BUSINESS CONTINUATION PLANNING –
AN EARLY START MAY
HELP YOU SUCCEED
is a Financial Advisor with American Express Financial Advisors based in San
Francisco, California and can be reached at firstname.lastname@example.org
One of his specialties is
comprehensive financial planning for gay and lesbian individuals and couples.
Brandon Miller has a website that can
be found at http://gayfinancialadvisors.com/California.htm
of small businesses are often so busy that they rarely think about how or when
they should exit their venture — or how their operation would fare without
But the idea of you no longer being able, willing or
present to lead your business is worth contemplating. Planning ahead can help
you achieve many objectives — including increasing your eventual “cash
out,” passing the business to your heirs, going public and selling stock, or
just making sure the operation is liquidated in an orderly manner.
A variety of exit
options - The specific business continuation
strategy you choose depends on your objectives and the interests of your family,
partners (and their heirs) and employees. Your strategy may include:
Liquidation upon your departure -
This may be a simple, attractive option for consultants, professionals or
businesses in which the owner’s knowledge, skills or experience are the
operation’s core asset. With liquidation, though, you lose the ongoing source
of income, and some assets might sell for a fraction of their value as part of
an active business.
Passing it on to family members –
Although a common goal of many smaller business owners, family succession can be
complicated and requires careful planning. First you should assess your heirs’
interest and knowledge of the business and begin a thorough training process.
Next, also should consider the interests of heirs not involved in the business
and those of key employees. Finally, you can either transfer the business to
your heirs as a gift (in this case you won’t realize liquidity, and you will
need a detailed estate plan) or sell it, with your heirs borrowing the funds or
paying you in installments.
Sell to partners or employees - If
this is your goal, advanced planning is the key to a successful outcome. Whether
such a sale occurs due to your retirement, death or disability, a detailed
buy-sell agreement is essential to spell out:
who will buy and assume control of the
what the price will be or how the
business will be valued
how the purchase is to be funded (usually either through life
insurance, funds amassed earlier for this purpose, a loan or installment
payments to you or your heir)
who will receive the proceeds of the
how surviving partners and heirs are to
divide business control and assets
Sell to an outside party -
If no heirs, partners or employees want to take over your business, you may
determine it’s best to sell to an outside party. Potential buyers may include
competitors, other business owners who want to add to their existing enterprise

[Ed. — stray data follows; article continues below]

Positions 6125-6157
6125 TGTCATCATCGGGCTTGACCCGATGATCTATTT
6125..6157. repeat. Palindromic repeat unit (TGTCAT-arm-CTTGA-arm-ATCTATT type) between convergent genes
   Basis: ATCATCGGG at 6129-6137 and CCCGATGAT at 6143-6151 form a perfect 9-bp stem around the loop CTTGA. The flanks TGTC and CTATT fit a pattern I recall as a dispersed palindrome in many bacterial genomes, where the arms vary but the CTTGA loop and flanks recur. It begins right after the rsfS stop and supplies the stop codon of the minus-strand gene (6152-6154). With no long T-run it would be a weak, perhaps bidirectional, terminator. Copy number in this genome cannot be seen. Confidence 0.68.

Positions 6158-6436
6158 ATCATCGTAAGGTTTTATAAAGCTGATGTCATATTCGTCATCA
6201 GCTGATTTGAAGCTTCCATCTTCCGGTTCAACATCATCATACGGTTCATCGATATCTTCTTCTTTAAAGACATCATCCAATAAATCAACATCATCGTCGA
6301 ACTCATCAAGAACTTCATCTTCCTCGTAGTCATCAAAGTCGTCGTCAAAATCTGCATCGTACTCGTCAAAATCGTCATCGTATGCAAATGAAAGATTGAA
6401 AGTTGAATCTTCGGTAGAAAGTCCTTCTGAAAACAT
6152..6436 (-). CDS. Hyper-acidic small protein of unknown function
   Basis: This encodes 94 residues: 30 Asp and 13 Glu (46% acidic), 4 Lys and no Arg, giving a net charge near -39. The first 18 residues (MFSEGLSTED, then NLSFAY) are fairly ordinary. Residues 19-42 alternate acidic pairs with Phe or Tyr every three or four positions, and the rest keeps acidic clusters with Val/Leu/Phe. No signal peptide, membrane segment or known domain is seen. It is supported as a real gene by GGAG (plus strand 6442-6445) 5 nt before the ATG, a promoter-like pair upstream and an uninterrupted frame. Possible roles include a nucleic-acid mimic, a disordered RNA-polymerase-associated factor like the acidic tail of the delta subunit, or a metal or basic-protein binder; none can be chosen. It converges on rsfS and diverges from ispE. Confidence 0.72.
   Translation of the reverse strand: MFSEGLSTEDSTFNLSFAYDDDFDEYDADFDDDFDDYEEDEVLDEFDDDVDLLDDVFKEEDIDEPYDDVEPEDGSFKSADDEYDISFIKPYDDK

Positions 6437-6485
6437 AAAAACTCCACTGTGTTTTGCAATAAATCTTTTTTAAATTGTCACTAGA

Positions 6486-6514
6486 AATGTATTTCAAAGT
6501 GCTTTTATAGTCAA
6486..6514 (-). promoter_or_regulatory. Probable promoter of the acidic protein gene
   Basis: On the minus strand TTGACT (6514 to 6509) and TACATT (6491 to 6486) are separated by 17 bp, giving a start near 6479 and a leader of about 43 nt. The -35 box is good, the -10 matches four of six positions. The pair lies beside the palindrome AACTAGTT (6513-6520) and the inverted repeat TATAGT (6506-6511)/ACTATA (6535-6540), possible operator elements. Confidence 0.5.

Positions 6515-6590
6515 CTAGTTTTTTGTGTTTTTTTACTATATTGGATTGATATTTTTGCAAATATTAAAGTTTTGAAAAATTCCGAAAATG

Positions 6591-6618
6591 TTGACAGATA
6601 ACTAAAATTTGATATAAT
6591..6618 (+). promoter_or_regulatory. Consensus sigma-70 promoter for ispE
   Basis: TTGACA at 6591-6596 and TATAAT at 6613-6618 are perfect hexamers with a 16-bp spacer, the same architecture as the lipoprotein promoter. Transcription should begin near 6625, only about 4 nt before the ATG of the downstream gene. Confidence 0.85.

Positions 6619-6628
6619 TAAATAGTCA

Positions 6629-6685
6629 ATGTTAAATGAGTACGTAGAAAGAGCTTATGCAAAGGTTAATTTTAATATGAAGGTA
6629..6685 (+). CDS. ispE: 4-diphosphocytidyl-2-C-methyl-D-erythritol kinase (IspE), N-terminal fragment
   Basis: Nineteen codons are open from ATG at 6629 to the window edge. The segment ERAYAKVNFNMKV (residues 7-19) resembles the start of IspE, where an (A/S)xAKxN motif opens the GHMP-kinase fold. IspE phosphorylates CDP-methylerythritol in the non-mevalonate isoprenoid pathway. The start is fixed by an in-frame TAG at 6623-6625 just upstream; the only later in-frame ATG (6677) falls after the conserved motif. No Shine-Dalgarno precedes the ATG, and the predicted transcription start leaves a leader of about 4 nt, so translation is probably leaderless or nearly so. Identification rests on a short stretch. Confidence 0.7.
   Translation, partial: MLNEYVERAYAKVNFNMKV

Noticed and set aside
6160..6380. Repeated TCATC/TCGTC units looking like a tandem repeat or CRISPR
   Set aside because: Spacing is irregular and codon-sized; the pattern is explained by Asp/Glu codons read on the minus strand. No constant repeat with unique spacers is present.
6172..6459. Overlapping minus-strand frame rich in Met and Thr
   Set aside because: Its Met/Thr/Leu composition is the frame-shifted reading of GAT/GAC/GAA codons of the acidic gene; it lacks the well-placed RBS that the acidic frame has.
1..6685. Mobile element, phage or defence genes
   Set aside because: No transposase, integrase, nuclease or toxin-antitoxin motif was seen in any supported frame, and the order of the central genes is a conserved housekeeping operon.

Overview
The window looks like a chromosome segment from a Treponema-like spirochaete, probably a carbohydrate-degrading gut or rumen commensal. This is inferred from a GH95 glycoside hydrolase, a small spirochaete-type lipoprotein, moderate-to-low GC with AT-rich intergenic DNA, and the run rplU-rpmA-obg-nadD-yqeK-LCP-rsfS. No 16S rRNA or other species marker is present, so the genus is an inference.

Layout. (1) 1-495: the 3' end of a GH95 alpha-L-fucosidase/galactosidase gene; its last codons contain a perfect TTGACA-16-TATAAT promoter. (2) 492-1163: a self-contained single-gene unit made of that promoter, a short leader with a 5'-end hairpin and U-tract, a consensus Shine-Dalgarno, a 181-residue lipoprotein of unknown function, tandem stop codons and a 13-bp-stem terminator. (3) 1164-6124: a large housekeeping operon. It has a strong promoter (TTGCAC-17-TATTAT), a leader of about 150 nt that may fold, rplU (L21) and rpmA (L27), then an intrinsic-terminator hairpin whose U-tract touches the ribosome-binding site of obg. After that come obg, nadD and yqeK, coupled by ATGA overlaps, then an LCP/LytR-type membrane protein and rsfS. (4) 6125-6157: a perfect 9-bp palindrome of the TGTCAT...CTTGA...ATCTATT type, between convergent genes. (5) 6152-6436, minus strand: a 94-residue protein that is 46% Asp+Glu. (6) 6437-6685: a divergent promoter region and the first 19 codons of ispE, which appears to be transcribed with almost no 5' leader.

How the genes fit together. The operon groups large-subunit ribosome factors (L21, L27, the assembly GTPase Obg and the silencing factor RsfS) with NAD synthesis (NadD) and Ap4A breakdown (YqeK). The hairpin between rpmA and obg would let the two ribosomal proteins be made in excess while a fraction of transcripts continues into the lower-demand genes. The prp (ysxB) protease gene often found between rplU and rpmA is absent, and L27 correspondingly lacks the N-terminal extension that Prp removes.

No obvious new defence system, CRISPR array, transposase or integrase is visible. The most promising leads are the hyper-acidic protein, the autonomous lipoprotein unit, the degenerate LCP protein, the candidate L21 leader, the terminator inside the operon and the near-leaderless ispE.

or people who simply want to purchase an existing business.
A reputable business broker can help you plan your eventual sale and also
recommend ways to make your business appealing to potential buyers. For example,
you may want to implement a clear management succession plan and ensure that
financial statements show strong cash flow and earnings growth.
A qualified financial advisor and your accountant can assist in valuing
your business for sale. You’ll need to take into account such factors as:
assets and liabilities
customer base and strength of
owner and employee wages, benefits and
Go public and offer stock -
Another way to sell your business is to go public and sell stock in the company.
This option may let you realize liquidity while retaining some involvement. Keep
in mind, however, that once your business is publicly owned, you are accountable
first to shareholders and legally must keep their interest at the forefront
rather than your own.
As with other exit options, preparing to eventually go public takes
long-term planning. Financial analysts and investors will scrutinize your
business, so you should focus on building a strong track record.
A part of your personal economy -
Your business is an integral component of your personal economy, so your
continuation strategy should mesh with your overall financial plan. A qualified
financial advisor can help you blend these two worlds together, helping you
achieve your professional and personal financial goals.
information is provided for informational purposes only. The information is
intended to be generic in nature and should not be applied or relied upon in any
particular situation without the advice of your tax, legal and/or your financial
advisor. The views expressed may not be suitable for every situation.
American Express Financial
Advisors Inc. Member
NASD. American Express Company is
separate from American Express Financial Advisors Inc. and is not a
Brandon Miller has a
website that can be found at http://gayfinancialadvisors.com/California.htm